Using BI To Power Jump Corporate Performance
Business intelligence has evolved over the past 10-15 years from
defining an 'intelligent organisation' as one that valued collaborative
sharing of knowledge to todays, integrated, highly strategic, management
Business intelligence tools support every day business decisions
on how to operate the business to better achieve corporate objectives.
There are five key components to business intelligence :
- Business strategy, policies and governance surrounding both
corporate data and business intelligence
- Aggregated corporate data stored in large databases such as
the Data Warehouse
- Analytics application capable of analyzing large amounts of
corporate data, tracking business performance, detecting patterns
- Advanced Visualisation Tools – used to present the data
in more meaningful ways using corporate and operational dynamic
- Integration of business intelligence capability into operational
Attempting to implement a business solution without any one of
these components degrades it's effectiveness.
Benefits of BI
A business intelligence solution helps organisation in :
Marketing - by helping to identify market opportunities,
such as where market share is unsatisfactory. Using drill down analytics
and filters, marketing can identify certain products that better
meet the demographics of each area. BI tools enable marketing campaign
managers to track whether strategies for certain markets or customers
are working and driving business value
Financial - using BI tools can help finance better
understand their profitability drivers and identify unacceptable
Sales - gain an accurate view of sale and/or
distribution costs, per channel, per customer, per transaction,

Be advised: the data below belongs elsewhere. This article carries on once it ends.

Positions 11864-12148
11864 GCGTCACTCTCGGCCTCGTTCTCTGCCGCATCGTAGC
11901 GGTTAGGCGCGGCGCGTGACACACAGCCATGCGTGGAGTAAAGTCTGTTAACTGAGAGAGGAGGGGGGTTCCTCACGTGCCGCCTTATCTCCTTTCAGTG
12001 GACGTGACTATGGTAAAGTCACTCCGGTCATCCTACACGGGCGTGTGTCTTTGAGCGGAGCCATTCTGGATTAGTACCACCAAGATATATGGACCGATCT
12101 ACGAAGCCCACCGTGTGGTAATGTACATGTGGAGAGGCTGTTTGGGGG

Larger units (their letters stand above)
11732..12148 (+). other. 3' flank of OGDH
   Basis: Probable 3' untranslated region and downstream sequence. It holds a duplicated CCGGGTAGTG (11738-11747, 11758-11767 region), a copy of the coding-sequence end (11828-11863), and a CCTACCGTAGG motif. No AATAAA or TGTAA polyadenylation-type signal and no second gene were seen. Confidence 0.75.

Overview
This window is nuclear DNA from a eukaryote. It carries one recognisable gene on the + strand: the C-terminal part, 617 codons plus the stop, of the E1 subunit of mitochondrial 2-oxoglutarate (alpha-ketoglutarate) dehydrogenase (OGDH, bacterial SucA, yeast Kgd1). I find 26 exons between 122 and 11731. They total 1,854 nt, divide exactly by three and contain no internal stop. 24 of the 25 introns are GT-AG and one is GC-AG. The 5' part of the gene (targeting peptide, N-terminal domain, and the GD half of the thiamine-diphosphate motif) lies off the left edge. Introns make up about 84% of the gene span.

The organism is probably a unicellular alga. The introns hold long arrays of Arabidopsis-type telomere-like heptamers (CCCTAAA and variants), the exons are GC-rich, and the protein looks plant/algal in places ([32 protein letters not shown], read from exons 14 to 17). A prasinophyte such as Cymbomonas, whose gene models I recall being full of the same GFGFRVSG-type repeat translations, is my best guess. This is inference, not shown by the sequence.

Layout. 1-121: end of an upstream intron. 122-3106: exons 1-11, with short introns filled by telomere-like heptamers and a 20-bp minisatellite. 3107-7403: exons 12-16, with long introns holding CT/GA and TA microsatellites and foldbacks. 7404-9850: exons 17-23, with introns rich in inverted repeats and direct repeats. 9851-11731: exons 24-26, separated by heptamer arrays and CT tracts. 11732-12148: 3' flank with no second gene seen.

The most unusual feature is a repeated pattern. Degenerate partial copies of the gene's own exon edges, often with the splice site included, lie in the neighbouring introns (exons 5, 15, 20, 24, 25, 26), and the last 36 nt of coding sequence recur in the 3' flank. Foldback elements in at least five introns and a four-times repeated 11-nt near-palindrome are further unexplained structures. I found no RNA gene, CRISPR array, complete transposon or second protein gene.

per day. It can also calculate sales commissions, number of sales
closed, highlight good and poor performers. This also applies to
clients and customers, BI can provide instant insight to the exact
profit by company of each sale
Operations - use BI to recognise business areas
of high performance and identify the key performance indicators
[KPI's] to use to measure capability
and much, much more.
Key Steps To Business Intelligence Programs
Implementing business intelligence is not without challenges.
- Ownership of the BI Program - this needs to
be equally shared by both IT and the business
- Ownership of the corporate data - only the
business can really interpret the meaning and significance of
data, therefore data can only be owned by the business
- Implement a solid data and BI governance program
- to ensure that the roles and responsibiilties around BI are
defined, and that the data models required for BI are clearly
- Preparation of data for use in BI environments
- based on the business processes, rules and attributes defined
by the business, data required for business intelligence is extracted
from legacy and transaction systems, cleasnsed, validated and
loaded into a dedicated database, known as a data warehouse. Data
quality is THE biggest unknown quantity in preparing for a BI
implementation. A standard timeline of 4-6 weeks can take over
60 weeks, where poor data management has been the norm [unfortunately,
this is common in far too many companies]
- Skill sets and roles required for BI –
skills required for BI management are outside the scope of normal
IT function. IT must recognise this, and engage or train dedicated
BI analysts and programmers, and data stewards
- Trust by the business in the use of BI tools
- it takes time and patience to encourage business users to change
the way in which they track and measure performance and make decisions.
These changes need to be carefully integrated into all business
processes and users trained sufficiently in both the use of BI
tools and interpretation of the intelligence presentation formats
Integration of BI capability with standard desktop environments.
Business intelligence capabilities such as data governance, master
data management, data quality and BI tool integration is not a one
time event. It is a continuous program of improvement and new upgrades
as changes in the business environment drive changes in the business.
The most successful BI programs start small, with one critical
area of the business that is directly related to a corporate objective.
Choose an area where the outcomes can readily be monitored and reported.
This program then becomes the showcase for future development.
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